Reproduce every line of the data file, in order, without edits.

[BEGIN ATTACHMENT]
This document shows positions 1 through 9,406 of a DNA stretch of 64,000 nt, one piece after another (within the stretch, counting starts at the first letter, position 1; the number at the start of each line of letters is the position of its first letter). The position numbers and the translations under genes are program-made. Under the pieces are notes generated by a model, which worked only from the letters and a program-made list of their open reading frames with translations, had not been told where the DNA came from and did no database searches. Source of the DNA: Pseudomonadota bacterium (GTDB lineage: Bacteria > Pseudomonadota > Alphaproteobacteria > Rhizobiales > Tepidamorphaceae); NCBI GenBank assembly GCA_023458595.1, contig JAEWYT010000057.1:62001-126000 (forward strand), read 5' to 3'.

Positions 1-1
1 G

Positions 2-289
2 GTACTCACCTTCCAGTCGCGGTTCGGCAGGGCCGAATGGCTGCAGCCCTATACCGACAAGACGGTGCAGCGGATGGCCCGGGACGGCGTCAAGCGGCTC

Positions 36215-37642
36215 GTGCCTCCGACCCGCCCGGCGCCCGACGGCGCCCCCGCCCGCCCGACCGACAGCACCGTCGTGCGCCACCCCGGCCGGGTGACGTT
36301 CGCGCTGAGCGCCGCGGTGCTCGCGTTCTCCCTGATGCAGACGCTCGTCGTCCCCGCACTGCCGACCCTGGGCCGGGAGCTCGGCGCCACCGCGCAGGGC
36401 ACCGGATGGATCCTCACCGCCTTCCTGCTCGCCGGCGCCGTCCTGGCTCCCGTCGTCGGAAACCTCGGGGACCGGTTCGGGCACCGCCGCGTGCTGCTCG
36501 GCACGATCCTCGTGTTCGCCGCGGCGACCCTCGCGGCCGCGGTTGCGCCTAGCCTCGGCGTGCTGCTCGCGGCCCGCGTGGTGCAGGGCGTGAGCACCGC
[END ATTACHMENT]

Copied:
This document shows positions 1 through 9,406 of a DNA stretch of 64,000 nt, one piece after another (within the stretch, counting starts at the first letter, position 1; the number at the start of each line of letters is the position of its first letter). The position numbers and the translations under genes are program-made. Under the pieces are notes generated by a model, which worked only from the letters and a program-made list of their open reading frames with translations, had not been told where the DNA came from and did no database searches. Source of the DNA: Pseudomonadota bacterium (GTDB lineage: Bacteria > Pseudomonadota > Alphaproteobacteria > Rhizobiales > Tepidamorphaceae); NCBI GenBank assembly GCA_023458595.1, contig JAEWYT010000057.1:62001-126000 (forward strand), read 5' to 3'.

Positions 1-1
1 G

Positions 2-289
2 GTACTCACCTTCCAGTCGCGGTTCGGCAGGGCCGAATGGCTGCAGCCCTATACCGACAAGACGGTGCAGCGGATGGCCCGGGACGGCGTCAAGCGGCTC

Positions 36215-37642
36215 GTGCCTCCGACCCGCCCGGCGCCCGACGGCGCCCCCGCCCGCCCGACCGACAGCACCGTCGTGCGCCACCCCGGCCGGGTGACGTT
36301 CGCGCTGAGCGCCGCGGTGCTCGCGTTCTCCCTGATGCAGACGCTCGTCGTCCCCGCACTGCCGACCCTGGGCCGGGAGCTCGGCGCCACCGCGCAGGGC
36401 ACCGGATGGATCCTCACCGCCTTCCTGCTCGCCGGCGCCGTCCTGGCTCCCGTCGTCGGAAACCTCGGGGACCGGTTCGGGCACCGCCGCGTGCTGCTCG
36501 GCACGATCCTCGTGTTCGCCGCGGCGACCCTCGCGGCCGCGGTTGCGCCTAGCCTCGGCGTGCTGCTCGCGGCCCGCGTGGTGCAGGGCGTGAGCACCGC